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Here we will learn about geometry, including 2D shapes, angles, 3D shapes, Pythagoras theorem, trigonometry, circle theorems, vectors, loci and construction, and transformations.

There are also geometry* *worksheets based on Edexcel, AQA and OCR exam questions, along with further guidance on where to go next if you’re still stuck.

**Geometry **is an area of mathematics which deals with properties of shape and measurements. The word geometry comes from Ancient Greek – “geo” meaning earth and “metron” meaning measurement.

In this page we will link to lots of other pages that will help with a variety of geometry topics.

Here are the different areas of geometry that may be examined in GCSE mathematics.

2D shapes are flat shapes which only have two dimensions, e.g. a length and a width.

Examples of 2D shapes are triangles, rectangles, hexagons and circles.

**Step-by-step guide:** 2D shapes (coming soon)

There are many different tasks you may be asked to perform involving 2D shapes.

**Symmetry**

**Symmetry** is when a line is drawn through a shape to make one side of the line a reflection of the other. It is a property of a 2D polygon or 3D polyhedron.

There are two different types of symmetry that you need to be aware of, **lines of symmetry** and **rotational symmetry**.

**Step-by-step guide:** Symmetry

**Perimeter**

The perimeter is the total distance around the outside of a 2D shape.

\text{Perimeter}=a+b+a+b=2a+2b \ \text{or} \ 2(a+b)**Step-by-step guide:** How to work out perimeter

**Area**

**Area **is a measure of how much space there is inside of a 2 dimensional shape.

**Step-by-step guide:** Area

**See also:** How to work out area

**Circles, sectors and arcs**

**Circles** are round plane figures whose boundaries consist of points equidistant from a fixed point.

The parts of a circle have specific names and properties which you need to know for all circle related questions.

As well as the area and circumference of a circle, we can also find the area of a sector, the arc length, the perimeter of the sector, the perimeter and area of a segment and the equation of a circle.

**Step-by-step guide:** Circles, sectors and arcs

**Polygons**

Polygons are 2D shapes made from straight lines.

You will deal with two different types of polygons.

**Regular polygons**

Regular polygons have specific properties, they have** equal side lengths** and **equal internal angles**.

**Irregular polygons**

Irregular polygons **do not have equal sides** and **do not have equal angles**.

You will also need to be able to solve problems involving angles in polygons.

**Step-by-step guide:** Polygons (coming soon)

Get your free geometry worksheet of 20+ questions and answers. Includes reasoning and applied questions.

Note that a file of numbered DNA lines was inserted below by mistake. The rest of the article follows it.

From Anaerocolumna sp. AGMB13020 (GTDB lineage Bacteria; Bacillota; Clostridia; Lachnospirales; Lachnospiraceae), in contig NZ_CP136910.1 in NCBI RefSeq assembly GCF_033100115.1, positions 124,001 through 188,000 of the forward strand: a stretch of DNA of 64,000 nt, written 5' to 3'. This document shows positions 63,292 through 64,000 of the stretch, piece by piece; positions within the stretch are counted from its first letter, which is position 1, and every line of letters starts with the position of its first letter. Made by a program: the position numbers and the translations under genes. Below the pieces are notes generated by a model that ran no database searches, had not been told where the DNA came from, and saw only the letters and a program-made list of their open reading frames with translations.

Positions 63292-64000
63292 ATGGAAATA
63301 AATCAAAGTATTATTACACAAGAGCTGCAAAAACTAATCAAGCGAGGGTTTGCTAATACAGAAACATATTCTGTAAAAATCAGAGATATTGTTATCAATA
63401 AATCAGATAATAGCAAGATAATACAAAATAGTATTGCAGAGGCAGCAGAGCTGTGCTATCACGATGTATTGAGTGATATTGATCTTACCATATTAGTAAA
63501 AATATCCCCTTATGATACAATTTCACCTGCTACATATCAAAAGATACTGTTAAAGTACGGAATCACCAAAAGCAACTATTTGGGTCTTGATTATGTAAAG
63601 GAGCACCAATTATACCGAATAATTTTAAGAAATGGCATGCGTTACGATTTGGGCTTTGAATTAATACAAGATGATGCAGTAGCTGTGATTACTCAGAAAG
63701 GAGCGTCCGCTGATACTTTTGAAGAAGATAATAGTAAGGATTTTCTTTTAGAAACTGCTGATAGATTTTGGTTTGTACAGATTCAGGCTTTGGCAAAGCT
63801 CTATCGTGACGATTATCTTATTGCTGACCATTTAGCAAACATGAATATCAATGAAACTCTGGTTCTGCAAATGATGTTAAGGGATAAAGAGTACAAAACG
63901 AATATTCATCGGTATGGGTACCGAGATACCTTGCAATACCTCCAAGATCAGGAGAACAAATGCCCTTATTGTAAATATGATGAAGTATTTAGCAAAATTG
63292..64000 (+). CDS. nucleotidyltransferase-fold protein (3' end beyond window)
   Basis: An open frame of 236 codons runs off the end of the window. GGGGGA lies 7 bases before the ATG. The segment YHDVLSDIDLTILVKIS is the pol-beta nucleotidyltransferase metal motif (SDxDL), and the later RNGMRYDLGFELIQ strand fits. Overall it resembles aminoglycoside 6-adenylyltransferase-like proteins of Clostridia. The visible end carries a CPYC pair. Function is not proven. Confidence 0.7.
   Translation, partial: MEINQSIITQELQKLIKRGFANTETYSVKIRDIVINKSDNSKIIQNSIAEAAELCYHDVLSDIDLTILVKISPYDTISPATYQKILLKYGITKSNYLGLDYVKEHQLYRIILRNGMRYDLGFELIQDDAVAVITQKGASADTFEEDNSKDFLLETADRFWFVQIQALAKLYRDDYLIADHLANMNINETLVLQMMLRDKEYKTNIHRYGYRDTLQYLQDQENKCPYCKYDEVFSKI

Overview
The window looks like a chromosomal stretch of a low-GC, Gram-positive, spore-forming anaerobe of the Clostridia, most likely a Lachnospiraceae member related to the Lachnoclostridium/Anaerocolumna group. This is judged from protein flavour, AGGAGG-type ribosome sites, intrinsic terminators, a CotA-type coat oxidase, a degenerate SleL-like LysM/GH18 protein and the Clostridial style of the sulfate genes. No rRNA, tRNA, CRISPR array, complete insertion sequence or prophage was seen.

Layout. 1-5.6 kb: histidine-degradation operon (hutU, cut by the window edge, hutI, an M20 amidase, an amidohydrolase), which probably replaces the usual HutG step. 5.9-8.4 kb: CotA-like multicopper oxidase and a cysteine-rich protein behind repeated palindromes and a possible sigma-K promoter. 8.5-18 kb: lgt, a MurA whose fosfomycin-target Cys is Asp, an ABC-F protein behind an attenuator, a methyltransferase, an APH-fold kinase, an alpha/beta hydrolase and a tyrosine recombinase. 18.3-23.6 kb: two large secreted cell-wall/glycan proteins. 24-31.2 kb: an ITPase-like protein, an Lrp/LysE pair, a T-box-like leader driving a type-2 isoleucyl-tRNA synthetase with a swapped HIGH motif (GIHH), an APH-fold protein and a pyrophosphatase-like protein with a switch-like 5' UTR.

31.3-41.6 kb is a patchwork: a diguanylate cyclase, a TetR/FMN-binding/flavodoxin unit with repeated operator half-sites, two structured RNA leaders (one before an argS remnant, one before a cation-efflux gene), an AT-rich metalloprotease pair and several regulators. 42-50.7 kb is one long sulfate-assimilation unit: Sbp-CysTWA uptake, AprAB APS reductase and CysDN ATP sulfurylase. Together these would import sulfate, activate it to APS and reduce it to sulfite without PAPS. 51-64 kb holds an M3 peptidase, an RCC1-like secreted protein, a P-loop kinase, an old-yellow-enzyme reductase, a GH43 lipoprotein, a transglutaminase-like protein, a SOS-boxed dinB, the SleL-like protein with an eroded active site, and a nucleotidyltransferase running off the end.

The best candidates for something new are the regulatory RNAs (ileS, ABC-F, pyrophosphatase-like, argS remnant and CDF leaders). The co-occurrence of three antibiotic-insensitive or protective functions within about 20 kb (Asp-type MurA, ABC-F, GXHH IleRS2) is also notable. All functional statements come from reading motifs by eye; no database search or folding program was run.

COMING SOONGet your free geometry worksheet of 20+ questions and answers. Includes reasoning and applied questions.

COMING SOONAngles are measures of turn.

GCSE mathematics uses angles measured in degrees (^{\circ}). A full turn is 360^{\circ}.

**Step-by-step guide:** Angles

There are many different questions in GCSE mathematics that will involve using or finding angles.

**Angle rules**

Angle rules enable us to calculate unknown angles. Here are some of the important rules.

__ Angles on a straight line equal __ \bf{\underline{180^{\circ}}}

__ Angles around a point equal __ \bf{\underline{360^{\circ}}}

**Vertically opposite angles are equal**

**Step-by-step guide:** Angle rules

**Angles in parallel lines**

**Angles in parallel lines **are angles that are created when two parallel lines are intersected by another line called a **transversal**.

To do this we use three facts about angles in parallel lines.

**Step-by-step guide:** Angles in parallel lines

**Angles in polygons**

**Angles in polygons** relate to the interior and exterior angles of regular and irregular polygons.

The sum of the exterior angles of a polygon is always equal to 360^{\circ} .

Interior and exterior angles add up to 180^{\circ} .

The sum of interior angles can be calculated using the formula,

**Sum of interior angles ** = (n-2) \times 180

where n represents the number of sides.

**Step-by-step guide:** Angles in polygons

**3D shapes** (three-dimensional shapes) are solid shapes that have 3 dimensions, **height, width **and** depth**.

3D shapes is a broad topic which covers many different facts and skills. Here we are going to look at several sub-topics that will help us when we are working with 3D shapes.

**Step-by-step guide:** 3D shapes (coming soon)

**Properties of 3D shapes**

The properties of 3D shapes can help to describe and classify them.

Three key properties are **faces, edges and vertices** which are illustrated below.

**Step-by-step guide:** Faces, edges and vertices

**3D shapes names**

**Step-by-step guide:** 3D shape names

**Prisms**

A prism is a 3D shape that has congruent cross sections. It is a 3D shape that can be sliced like a loaf of bread, and each slice will look like the same flat shape.

**Step-by-step guide:** Prism shape

**Surface area**

Surface area is the total area occupied by the surface of a 3D shape.